Use of herbal supplements and alternative medicine growing

Natural therapies are becoming more popularMore adults are turning to a wide range of complementary and alternative medicines (CAM) to improve their health – and they are encouraging their children to do the same, according to new government data.

Some 38 percent of American adults use CAM, up from 36 percent in 2002, figures from the U.S. National Center for Complementary and Alternative Medicine reveal.

The most common nutritional supplements used included fish oil/omega 3, glucosamine, Echinacea, flaxseed oil and ginseng.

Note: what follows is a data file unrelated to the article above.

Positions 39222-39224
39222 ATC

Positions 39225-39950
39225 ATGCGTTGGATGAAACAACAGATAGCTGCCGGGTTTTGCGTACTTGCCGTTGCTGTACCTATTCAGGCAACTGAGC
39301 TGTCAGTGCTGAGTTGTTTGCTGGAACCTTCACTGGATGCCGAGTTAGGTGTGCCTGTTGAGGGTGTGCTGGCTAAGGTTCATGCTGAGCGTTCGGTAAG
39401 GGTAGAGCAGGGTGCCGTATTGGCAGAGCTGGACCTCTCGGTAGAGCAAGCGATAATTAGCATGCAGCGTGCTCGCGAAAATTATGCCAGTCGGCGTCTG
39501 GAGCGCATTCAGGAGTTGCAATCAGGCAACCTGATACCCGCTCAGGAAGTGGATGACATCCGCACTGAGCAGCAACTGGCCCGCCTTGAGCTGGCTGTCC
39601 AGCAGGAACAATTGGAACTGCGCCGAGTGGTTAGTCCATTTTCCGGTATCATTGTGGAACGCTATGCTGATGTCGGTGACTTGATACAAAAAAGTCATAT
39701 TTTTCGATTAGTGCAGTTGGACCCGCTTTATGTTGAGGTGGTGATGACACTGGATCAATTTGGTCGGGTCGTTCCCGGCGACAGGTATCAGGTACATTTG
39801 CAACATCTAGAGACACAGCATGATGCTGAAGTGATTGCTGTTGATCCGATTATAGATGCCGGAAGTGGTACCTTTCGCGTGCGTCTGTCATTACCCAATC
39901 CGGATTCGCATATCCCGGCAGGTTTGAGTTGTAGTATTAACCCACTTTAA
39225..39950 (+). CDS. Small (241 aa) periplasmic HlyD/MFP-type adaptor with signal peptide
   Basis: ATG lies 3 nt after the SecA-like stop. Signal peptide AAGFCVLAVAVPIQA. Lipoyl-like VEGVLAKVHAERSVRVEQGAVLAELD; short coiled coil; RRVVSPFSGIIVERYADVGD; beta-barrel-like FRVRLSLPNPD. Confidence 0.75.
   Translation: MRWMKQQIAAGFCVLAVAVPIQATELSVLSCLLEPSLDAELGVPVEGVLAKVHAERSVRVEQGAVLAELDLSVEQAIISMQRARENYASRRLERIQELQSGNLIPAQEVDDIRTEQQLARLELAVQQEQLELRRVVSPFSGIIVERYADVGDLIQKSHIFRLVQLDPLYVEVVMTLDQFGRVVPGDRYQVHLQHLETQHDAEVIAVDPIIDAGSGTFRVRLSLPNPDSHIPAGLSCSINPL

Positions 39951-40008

Ancient techniques for relaxation are also becoming more popular. Approximately 13 percent of respondents said they utilize deep breathing exercises, 9 percent opt for meditation and yoga is popular among 6 percent.

For the first time this year, the survey included a question about children’s use of CAM. Nearly one in nine U.S. children used CAM in the past 12 months to treat conditions including back pain, colds, anxiety and attention deficit/hyperactivity disorder.

“These statistics confirm that CAM practices are a frequently used component of Americans’ health care regimens,” commented Dr. Josephine P. Briggs of the NCCAM.

The NCCAM is one of the National Institutes of Health, within the U.S. Department of Health and Human Services.